Harm de Blij is a famous geographer known for his studies in regional, geopolitical and environmental geography. He is an author, a professor of geography and he was the Geography Editor for ABC’s Good Morning America from 1990 to 1996. Following is stint at ABC de Blij joined NBC News as a Geography Analyst. De Blij died following a battle with cancer on March 25, 2014 at the age of 78.
De Blij was born in the Netherlands and according to Michigan State University’s Department of Geography he obtained his geography education all over the world. His early education took place in Europe, while his undergraduate education was completed in Africa and his Ph.D. work was done in the United States at Northwestern University. He also has honorary degrees at several American universities for his work. Throughout his career De Blij has published over 30 books and more than 100 articles.
Of his more than 30 book publications, De Blij is most well-known for his textbook Geography: Realms, Regions and Concepts. This is an exceptionally important textbook because it offers a way to organize the world and its complex geography. The book’s preface says, “One of our aims is to help students learn important geographic concepts and ideas, and to make sense of our complex and rapidly changing world” (de Blij and Muller, 2010 pp. xiii).
In order to meet this goal de Blij’s divides the world into a realm and each chapter of Geography: Realms, Regions and Concepts begins with a definition of a particular realm. Next, the realm is divided into regions within the realm and the chapters go through a discussion of the region. Finally, the chapters also include a variety of major concepts that affect and create the regions and realms. These concepts also help to offer an explanation into why the world is divided into the specific realms and regions.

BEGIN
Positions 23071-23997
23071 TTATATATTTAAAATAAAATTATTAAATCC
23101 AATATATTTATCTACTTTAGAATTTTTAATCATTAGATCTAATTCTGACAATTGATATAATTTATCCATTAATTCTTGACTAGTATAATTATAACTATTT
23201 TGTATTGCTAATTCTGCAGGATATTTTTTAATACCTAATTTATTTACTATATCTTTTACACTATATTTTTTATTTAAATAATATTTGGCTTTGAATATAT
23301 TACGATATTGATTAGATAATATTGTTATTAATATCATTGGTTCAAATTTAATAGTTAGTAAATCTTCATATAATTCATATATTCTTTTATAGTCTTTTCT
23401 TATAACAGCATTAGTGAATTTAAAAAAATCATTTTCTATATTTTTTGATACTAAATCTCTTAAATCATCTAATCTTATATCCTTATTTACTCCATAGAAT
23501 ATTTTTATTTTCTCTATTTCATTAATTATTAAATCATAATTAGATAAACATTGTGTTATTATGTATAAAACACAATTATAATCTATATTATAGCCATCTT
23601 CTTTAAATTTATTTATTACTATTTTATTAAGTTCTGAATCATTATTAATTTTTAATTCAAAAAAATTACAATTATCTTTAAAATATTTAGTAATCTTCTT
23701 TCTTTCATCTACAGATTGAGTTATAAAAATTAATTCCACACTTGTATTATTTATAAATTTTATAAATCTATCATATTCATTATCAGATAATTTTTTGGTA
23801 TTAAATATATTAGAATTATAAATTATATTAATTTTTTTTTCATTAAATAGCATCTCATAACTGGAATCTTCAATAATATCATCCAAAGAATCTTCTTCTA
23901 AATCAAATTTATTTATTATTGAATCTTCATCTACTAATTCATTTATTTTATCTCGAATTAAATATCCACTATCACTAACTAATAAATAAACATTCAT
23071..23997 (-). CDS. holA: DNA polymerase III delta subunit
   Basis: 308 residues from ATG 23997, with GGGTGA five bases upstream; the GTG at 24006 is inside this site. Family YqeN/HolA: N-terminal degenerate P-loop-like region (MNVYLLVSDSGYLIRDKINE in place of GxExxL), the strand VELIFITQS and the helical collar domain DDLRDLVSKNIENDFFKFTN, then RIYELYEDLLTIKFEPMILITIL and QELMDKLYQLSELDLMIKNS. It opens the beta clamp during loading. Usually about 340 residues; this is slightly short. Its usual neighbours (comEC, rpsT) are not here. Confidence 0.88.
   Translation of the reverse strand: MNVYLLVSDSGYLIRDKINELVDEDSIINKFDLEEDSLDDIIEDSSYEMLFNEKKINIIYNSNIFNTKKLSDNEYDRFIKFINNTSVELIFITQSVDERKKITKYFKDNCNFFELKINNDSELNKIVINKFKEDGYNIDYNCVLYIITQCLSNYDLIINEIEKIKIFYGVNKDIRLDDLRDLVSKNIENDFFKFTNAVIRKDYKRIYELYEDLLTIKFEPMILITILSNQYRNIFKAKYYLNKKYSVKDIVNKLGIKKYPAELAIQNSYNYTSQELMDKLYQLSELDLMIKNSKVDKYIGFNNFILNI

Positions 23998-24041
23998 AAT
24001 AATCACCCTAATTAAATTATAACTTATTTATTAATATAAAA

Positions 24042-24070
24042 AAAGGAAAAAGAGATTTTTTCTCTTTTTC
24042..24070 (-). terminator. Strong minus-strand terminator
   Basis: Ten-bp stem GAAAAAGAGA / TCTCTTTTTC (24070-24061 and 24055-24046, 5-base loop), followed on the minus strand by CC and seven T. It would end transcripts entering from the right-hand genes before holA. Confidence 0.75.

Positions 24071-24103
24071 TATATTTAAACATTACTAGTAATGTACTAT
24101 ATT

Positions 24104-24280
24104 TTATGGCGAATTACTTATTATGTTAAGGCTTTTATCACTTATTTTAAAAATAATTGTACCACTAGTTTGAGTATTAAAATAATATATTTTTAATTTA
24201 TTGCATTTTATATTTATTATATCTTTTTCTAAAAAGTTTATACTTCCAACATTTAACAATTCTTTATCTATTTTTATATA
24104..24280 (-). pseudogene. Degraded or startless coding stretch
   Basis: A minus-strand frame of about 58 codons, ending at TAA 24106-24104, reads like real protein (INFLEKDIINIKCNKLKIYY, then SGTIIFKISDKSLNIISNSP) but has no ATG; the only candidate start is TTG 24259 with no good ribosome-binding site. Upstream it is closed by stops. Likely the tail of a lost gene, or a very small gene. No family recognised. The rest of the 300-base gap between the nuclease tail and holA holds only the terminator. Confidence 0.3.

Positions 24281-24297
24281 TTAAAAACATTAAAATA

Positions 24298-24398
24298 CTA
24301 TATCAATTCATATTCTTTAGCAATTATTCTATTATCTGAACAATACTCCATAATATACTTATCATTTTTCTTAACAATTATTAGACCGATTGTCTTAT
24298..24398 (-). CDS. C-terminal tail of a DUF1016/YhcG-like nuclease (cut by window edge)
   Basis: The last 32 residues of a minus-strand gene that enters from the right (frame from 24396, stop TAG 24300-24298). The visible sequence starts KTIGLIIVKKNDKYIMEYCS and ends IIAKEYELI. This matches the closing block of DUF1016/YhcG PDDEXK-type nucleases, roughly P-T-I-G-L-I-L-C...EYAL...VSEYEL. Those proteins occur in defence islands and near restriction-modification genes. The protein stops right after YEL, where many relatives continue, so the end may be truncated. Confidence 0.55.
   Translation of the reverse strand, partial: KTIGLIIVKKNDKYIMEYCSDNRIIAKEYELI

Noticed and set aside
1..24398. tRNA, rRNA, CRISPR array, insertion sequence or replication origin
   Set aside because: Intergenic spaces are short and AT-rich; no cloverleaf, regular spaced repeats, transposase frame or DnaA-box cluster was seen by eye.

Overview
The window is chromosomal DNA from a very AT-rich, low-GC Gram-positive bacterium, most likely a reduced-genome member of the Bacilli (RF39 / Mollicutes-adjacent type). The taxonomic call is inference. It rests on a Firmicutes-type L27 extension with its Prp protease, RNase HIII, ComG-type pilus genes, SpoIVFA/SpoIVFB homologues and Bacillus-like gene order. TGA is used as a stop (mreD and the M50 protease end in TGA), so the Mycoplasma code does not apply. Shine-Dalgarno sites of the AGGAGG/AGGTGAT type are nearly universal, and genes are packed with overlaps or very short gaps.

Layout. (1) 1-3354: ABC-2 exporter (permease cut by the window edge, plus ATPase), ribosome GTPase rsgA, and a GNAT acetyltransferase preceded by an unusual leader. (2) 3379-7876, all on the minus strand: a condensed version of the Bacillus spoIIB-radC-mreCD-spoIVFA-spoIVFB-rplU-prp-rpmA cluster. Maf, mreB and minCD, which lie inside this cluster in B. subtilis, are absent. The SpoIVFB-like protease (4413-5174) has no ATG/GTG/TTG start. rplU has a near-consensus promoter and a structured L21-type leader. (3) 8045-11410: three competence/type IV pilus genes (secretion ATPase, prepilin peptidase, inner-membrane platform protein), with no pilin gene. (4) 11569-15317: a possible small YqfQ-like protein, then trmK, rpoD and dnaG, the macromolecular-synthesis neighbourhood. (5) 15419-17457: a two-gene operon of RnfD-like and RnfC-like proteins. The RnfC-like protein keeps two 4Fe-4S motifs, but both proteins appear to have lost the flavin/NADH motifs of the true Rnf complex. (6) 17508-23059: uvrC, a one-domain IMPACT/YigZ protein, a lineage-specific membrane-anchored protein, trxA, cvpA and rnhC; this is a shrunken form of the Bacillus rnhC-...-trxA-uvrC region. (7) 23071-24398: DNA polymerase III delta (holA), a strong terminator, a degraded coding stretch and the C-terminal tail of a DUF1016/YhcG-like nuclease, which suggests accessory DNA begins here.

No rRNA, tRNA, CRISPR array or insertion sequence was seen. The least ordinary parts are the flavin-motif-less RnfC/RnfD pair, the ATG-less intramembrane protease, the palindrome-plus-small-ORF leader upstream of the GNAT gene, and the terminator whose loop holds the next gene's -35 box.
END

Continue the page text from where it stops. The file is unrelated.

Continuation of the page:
In Geography: Realms, Regions and Concepts, de Blij refers to realms as “global neighborhoods” and he defines them as “the basic spatial unit in [his] world regionalization scheme. Each realm is defined in terms of a synthesis of its total human geography…” (de Blij and Muller, 2010 pp. G-5). By that definition a realm is the highest category within de Blij’s breakdown of the world.
In order to define his geographic realms de Blij came up with a set of spatial criteria. These criteria include similarities between the physical environment and humans, the history of areas and how the areas function together via things like fishing ports and transportation routes. When studying realms it should also be noted that although the larger realms are different from each other, there are transition zones between them where differences may blur.
According to de Blij the world has 12 different realms and each realm is different from the others because they have unique environmental, cultural and organizational properties (de Blij and Muller, 2010 pp.5). The 12 realms of the world are as follows:
3) North America
4) Middle America
5) South America
6) Subsaharan Africa
7) North Africa/Southwest Asia
8) South Asia
9) East Asia
10) Southeast Asia
11) Austral Realm
12) Pacific Realm